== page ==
Photographer Fabrizio (Umberto Orsini), his wife Anna (Beba Loncar), her sister Valeria (Haydee Politoff) and model Margherita (Shoshana Cohen) sail to an island to do some location shots. En route they hear over the radio that about a prison escapee who has killed a policeman and is still at large. Later Fabrizio discovers the boat has engine trouble. Hailing a passing vessel, he arranges to get a lift ashore and to return with the required fix. The three women stay on the island, discovering a corpse, which vanishes, and Marco (Corrado Pani), who may or may not be the escaped killer.
Great title, but what does it mean?!
The titular interrabang was a non-standard punctuation mark, a combination of an exclamation mark and a question mark, developed in the 1960s. Though it never became standard use, there have been those occasions when in reviewing gialli especially it could come in handy, notably when a plot point is both surprising and of questionable logic. Indeed, in some reviews I've sometimes flagged such moments up with a combination of the two normal symbols, !? Or ?!
Interrabang itself has a number of these '!?' moments, beginning with the three women's decision to stay on the island where a killer is quite possibly on the loose. These are, however, clearly intentional on the part of the filmmakers, given its title and the various references to the interrabang – worn by Valeria – within the diegesis. It is, for example, “the new symbol of doubt, the uncertainty in all of us. Uncertainty in these times, the uncertainty of the world”
Valeria and her interrabang pendant
The issue, perhaps much like the symbol itself, is that this may come across not as clever but as a bit too clever for its own good. Is it good for a giallo to mention that “interrabang” rhymes with “boomerang” ?!
The word defining the meaning of the image
This is also the case when it comes to director Giuliano Biagetti's mise-en-scene. Editing is often performed within the camera by zooming in or out, with unmotivated zooms and camera movements also prominent.
Like the interrabang this “poetic” approach, of drawing attention to the camera's presence and treating it as a consciousness in its own right, is something of a product of the time, seen in both 'official' European modernist cinema (e.g. Antonioni, an obvious reference point for Interrabang) and its unofficial 'Eurotrash' counterpart (e.g. Bava, Franco).
Conventional chains of images are also sometimes disrupted through the repetition or omission of a shot. For example, when the policeman's effects and body is seen for the first time by the viewer and Valeria, there is no obvious reaction shot from her and what appear to be two versions of the same shot, one with the policeman's rifle and another with the rifle and his body. Valeria later clarifies that she saw the body after Margherita also, and more definitively, finds it, but even so we have to assume that Valeria's words and the images are true to one another.
Interrabang's narrative structure also seems designed to challenge: The first 20 minutes or so are quite talky and light on action and it is not until the hour mark, or two-thirds of the way through, or the final act that things really kick into action. Even then, however, the conclusion(s) are decidedly ambiguous and ambivalent, if more concrete than those of Blow-Up or L'Avventura.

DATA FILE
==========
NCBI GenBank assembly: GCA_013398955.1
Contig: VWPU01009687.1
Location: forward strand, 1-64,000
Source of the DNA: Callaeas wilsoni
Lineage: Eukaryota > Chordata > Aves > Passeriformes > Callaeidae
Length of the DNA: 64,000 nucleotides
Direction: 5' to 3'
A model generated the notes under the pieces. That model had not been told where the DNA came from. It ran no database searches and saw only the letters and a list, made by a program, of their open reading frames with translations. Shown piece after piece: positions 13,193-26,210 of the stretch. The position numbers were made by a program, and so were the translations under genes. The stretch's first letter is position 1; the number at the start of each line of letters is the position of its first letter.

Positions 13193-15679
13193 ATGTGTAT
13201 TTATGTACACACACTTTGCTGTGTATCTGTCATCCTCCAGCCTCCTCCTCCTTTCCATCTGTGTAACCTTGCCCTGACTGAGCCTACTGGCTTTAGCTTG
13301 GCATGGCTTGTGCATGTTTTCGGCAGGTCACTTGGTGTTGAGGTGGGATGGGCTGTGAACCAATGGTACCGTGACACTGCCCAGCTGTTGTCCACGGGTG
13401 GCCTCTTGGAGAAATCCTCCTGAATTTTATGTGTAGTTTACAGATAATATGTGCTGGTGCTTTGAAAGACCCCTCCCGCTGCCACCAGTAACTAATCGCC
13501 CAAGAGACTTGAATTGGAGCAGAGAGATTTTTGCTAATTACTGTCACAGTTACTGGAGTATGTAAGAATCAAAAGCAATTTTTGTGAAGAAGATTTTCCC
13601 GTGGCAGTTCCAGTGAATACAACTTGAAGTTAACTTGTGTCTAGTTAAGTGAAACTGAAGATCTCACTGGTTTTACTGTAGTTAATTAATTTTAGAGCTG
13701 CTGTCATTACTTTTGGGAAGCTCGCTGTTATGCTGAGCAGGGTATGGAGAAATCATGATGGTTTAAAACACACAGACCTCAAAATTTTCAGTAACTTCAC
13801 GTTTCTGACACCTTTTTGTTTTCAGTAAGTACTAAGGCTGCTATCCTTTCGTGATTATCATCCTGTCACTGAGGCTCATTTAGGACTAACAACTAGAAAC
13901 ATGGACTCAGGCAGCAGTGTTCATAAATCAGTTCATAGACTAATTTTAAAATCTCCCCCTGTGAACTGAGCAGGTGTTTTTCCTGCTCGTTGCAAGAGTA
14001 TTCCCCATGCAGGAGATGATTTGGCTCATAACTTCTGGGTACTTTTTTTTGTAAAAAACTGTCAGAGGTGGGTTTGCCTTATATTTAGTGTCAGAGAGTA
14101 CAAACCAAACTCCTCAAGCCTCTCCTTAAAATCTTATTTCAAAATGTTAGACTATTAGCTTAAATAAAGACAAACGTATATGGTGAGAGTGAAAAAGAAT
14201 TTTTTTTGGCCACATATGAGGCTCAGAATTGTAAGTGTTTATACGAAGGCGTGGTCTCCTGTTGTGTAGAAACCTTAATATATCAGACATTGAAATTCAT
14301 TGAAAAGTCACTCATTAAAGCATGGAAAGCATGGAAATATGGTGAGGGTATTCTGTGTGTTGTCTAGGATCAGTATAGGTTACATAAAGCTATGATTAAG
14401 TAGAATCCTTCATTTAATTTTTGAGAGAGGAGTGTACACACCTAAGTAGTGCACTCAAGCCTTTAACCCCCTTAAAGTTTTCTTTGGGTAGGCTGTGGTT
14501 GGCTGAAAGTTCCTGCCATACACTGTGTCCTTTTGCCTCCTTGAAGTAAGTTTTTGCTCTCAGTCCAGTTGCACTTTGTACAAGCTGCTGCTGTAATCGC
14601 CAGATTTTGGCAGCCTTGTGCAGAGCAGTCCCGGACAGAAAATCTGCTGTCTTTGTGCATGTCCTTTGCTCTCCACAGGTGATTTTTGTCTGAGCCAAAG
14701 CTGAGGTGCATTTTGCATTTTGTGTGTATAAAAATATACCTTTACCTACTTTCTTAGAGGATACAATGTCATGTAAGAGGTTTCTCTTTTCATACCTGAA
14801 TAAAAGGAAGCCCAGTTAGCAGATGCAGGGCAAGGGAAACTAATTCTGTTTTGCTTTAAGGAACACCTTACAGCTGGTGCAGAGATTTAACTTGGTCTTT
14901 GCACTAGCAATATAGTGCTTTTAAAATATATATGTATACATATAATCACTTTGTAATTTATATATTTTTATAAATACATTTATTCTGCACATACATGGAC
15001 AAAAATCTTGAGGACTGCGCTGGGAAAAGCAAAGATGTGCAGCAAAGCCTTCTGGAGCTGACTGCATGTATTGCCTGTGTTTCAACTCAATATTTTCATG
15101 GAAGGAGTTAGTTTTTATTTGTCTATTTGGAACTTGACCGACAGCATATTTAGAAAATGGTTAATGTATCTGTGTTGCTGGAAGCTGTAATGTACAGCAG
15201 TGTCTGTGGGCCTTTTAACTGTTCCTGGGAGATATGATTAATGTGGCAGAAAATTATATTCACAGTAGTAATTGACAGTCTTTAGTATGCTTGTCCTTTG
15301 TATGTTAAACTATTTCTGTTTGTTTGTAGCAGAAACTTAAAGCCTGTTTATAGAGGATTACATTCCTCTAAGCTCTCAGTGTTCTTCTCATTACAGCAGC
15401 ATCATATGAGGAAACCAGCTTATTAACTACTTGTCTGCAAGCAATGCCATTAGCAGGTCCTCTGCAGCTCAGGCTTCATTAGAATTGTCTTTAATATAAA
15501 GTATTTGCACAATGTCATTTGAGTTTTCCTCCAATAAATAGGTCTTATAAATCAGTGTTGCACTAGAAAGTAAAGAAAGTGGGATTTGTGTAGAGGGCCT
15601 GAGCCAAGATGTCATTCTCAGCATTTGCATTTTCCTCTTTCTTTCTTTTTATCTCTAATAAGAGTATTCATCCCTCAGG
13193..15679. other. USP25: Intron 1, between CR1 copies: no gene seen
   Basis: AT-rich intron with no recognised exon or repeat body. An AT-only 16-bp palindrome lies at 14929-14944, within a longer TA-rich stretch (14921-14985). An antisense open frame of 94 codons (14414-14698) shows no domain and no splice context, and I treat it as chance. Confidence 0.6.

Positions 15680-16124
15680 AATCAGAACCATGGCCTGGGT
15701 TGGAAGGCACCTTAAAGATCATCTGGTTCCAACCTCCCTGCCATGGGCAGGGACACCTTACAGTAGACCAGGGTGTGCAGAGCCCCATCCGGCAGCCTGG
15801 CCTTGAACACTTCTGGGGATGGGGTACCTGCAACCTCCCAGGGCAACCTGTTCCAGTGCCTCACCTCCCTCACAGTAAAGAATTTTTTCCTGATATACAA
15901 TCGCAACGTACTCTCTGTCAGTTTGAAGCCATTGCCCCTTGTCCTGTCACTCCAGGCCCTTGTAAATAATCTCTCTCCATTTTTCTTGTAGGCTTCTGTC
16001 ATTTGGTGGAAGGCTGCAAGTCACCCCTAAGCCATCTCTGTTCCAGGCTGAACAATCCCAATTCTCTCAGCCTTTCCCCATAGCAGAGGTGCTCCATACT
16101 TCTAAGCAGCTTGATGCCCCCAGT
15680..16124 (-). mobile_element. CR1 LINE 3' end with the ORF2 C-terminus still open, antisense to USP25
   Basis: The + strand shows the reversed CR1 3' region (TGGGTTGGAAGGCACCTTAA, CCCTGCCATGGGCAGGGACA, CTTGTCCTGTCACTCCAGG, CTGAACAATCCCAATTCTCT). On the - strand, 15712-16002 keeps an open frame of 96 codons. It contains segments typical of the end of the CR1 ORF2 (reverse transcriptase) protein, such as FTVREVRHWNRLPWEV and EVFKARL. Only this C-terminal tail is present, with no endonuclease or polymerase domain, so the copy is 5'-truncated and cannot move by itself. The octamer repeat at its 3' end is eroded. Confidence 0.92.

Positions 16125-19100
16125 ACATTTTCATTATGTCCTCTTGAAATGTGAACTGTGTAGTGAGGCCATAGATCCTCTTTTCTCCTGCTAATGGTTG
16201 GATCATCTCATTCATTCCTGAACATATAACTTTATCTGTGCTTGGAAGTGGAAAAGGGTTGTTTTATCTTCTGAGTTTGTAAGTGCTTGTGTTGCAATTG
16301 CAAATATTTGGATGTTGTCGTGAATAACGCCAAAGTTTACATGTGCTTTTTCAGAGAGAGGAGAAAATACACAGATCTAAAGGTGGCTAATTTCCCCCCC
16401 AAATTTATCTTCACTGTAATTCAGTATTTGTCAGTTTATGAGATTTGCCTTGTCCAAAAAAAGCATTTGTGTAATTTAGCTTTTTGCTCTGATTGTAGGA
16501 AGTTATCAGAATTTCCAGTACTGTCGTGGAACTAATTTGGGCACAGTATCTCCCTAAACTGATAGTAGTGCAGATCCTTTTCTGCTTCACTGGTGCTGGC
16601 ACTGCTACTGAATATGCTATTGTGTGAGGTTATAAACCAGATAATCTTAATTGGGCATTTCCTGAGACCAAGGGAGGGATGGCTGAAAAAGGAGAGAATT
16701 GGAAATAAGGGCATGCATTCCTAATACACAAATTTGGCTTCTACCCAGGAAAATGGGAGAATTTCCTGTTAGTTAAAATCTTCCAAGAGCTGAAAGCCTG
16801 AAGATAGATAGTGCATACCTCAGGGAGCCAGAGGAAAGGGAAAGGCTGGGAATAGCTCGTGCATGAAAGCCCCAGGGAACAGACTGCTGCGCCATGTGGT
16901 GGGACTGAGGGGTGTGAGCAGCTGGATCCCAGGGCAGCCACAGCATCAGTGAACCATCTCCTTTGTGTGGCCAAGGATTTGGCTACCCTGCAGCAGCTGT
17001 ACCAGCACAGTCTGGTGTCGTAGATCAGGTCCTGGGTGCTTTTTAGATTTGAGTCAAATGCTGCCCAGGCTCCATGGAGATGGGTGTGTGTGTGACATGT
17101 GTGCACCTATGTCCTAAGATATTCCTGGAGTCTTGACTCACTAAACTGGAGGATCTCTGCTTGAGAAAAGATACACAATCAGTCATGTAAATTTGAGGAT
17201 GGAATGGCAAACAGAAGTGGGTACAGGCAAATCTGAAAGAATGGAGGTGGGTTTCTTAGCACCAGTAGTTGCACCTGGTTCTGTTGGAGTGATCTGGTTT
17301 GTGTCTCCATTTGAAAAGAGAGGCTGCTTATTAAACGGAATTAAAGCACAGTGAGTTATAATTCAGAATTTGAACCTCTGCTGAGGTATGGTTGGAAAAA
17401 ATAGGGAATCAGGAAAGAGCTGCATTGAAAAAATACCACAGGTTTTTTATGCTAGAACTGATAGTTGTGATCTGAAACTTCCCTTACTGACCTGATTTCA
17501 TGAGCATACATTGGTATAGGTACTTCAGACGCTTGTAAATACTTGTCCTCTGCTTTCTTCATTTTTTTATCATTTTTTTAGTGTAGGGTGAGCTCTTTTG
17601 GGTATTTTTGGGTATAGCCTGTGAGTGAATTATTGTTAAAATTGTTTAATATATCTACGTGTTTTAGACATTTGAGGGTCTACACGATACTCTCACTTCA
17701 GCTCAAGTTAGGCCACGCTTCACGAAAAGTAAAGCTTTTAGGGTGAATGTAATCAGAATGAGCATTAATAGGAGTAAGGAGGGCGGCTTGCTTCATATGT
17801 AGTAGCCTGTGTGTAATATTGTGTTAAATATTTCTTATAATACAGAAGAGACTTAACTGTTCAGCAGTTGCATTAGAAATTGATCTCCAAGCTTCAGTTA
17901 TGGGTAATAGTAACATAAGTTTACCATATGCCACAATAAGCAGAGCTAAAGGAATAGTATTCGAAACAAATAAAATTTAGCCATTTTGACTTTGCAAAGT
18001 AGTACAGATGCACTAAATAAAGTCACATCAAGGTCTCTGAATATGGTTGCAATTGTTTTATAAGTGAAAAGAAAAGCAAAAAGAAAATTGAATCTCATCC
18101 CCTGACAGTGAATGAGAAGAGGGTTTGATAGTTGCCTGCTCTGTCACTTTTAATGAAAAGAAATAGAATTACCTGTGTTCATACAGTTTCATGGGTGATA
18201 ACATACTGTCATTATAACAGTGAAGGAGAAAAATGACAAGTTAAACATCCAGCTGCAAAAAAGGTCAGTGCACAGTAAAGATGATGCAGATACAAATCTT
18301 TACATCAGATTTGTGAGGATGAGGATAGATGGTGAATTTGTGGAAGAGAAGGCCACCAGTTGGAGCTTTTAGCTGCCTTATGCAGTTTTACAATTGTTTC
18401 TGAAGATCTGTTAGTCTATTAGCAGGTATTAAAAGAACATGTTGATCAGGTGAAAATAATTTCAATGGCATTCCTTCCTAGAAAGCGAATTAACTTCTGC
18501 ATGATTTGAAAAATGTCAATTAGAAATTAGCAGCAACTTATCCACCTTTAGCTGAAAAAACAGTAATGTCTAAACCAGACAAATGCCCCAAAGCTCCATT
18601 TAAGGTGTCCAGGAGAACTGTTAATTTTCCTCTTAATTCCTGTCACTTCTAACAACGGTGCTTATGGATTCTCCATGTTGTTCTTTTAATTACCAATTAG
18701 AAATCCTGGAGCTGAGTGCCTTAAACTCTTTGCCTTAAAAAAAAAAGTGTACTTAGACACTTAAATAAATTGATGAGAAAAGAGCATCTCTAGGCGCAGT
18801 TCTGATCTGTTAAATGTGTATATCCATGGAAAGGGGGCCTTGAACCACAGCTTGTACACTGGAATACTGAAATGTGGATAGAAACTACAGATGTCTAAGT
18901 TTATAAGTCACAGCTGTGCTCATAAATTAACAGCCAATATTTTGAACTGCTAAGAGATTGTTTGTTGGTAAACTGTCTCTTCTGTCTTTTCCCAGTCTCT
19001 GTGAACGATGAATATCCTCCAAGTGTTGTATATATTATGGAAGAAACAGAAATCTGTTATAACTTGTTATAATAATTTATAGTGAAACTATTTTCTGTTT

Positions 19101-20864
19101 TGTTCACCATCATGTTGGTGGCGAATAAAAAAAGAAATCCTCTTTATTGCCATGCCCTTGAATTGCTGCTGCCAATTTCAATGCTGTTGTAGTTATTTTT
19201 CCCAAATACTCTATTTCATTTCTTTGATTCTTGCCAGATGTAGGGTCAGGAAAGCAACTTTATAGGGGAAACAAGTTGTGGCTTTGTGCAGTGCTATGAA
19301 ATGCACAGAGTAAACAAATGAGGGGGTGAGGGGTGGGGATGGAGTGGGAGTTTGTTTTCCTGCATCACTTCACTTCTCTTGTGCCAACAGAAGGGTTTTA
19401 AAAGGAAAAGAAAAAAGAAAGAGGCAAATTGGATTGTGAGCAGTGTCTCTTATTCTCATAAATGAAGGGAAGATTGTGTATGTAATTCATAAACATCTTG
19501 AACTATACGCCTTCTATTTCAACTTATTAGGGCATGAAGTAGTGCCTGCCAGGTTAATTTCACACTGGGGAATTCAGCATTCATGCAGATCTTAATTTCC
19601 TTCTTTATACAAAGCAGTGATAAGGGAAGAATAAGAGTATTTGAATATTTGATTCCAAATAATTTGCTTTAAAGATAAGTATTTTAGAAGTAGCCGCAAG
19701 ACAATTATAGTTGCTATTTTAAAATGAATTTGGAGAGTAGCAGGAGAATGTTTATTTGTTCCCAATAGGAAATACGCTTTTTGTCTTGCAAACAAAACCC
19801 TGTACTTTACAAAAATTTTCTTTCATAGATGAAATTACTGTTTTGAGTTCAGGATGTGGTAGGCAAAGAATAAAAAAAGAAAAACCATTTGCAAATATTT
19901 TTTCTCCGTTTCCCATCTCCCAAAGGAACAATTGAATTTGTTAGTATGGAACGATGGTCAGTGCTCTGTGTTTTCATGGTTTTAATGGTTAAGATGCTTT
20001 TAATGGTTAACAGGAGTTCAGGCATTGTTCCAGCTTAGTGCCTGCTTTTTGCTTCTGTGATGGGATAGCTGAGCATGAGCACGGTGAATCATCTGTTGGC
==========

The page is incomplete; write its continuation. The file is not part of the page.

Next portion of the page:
If certain aspects of the film challenge, others provide for more conventional pleasures. The locations and performers are attractive to look at – even if not always so in their words and deeds – as is Berto Pisano's easy going, seductive score. Even here, however, it is also notable that while the three female leads spend most of their time in bikinis and swimsuits they rarely actually remove them. Moreover like many gialli the relationship between the implied male spectator and the female he is looking at is problematised somewhat through the foregrounding of Fabrizio as this implied spectator's controlling, voyeuristic surrogate.
The male gaze no. 456
Fabrizio telling his women how to act
Besides Antonioni Interrabang also invites comparisons with Ottavio Alessi's contemporaneous The Seducers and Deodato's later Waves of Lust, as other films working variations on the same kind of elements: sexual and murderous intrigues amongst a small group of bourgeois characters, boats, islands, disappearing bodies and so on. More generally, the film has the same kind of proto-erotic thriller / sexy psychological thriller aspect as the various gialli directed by Lenzi during the post-Bava, pre-Argento interregnum, although these tend to be less self-conscious and more straightforward.
Due to the casting of Haydee Politoff amongst the three women and the bulk of the film focusing upon the dynamics between them and an male outsider figure, Queens of Evil might also be mentioned as another intertext, albeit a more fantastical one.
I watched Interrabang through a review copy kindly supplied by Giallo Goblin. As can be seen from the screenshots, the film is presented in widescreen. It should be noted that the Italian dub, the image and the English subs go out of synchronisation with one another towards the end of the film. This appears a limitation of the source materials for the film rather than a fault of the copy under review.